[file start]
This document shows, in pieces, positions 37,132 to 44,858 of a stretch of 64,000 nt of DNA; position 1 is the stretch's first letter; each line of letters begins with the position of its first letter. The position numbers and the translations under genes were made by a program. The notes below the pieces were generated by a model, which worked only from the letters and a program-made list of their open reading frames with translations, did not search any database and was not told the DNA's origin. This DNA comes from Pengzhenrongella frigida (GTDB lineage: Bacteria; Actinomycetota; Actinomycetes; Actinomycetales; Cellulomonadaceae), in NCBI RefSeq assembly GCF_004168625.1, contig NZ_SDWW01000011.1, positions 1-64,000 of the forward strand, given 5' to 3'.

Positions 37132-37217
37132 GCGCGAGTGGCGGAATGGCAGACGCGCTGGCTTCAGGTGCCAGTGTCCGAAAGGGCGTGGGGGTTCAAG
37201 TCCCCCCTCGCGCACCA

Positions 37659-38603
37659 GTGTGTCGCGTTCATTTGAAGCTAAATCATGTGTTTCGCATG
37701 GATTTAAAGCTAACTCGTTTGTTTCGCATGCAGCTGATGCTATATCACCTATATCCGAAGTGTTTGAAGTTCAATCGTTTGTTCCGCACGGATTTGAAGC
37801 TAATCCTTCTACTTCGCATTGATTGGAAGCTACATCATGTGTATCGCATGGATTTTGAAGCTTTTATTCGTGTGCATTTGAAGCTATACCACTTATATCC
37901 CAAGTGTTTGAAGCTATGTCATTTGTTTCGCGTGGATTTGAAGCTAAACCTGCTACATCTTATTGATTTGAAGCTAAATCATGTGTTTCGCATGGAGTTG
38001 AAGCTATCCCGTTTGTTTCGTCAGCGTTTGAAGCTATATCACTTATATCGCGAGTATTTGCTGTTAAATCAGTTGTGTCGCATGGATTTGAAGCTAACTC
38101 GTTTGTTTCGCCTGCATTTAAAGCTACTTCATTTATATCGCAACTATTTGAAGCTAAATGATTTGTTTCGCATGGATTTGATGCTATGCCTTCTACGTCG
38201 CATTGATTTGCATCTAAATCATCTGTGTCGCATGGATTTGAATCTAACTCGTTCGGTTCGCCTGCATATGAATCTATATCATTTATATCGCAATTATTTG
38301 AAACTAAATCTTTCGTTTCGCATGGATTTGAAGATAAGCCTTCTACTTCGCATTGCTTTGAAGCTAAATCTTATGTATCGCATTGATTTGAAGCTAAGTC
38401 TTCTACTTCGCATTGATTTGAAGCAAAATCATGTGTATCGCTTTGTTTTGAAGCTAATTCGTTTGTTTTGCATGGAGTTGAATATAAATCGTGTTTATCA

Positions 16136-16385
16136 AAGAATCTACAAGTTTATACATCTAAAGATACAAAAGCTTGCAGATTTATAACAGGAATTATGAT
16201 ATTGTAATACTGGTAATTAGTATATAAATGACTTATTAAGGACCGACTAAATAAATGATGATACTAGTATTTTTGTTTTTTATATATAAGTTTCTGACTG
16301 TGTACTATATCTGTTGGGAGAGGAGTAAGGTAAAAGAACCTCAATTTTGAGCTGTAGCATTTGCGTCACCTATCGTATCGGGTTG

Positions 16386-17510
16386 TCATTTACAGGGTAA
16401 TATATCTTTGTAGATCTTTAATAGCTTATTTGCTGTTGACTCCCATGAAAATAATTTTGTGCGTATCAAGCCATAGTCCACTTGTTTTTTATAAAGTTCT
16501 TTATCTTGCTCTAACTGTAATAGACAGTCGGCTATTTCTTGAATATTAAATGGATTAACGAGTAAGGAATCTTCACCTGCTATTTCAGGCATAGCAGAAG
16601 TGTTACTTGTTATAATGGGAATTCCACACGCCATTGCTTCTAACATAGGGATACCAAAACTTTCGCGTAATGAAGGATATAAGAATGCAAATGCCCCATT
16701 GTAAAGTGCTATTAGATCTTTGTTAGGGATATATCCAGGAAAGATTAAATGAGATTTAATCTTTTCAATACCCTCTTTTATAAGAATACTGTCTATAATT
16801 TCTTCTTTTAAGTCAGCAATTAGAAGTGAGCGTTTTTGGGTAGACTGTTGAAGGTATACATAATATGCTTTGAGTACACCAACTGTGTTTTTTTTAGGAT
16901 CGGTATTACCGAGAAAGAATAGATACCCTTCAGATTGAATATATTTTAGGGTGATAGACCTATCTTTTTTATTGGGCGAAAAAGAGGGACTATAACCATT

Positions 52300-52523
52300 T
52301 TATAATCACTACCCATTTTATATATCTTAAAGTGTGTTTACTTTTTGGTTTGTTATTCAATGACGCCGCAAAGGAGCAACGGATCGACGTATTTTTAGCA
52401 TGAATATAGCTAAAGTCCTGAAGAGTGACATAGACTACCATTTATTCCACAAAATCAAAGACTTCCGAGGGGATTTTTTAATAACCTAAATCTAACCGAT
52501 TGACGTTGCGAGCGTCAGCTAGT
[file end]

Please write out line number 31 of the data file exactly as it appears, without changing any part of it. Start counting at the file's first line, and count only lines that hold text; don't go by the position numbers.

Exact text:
52501 TGACGTTGCGAGCGTCAGCTAGT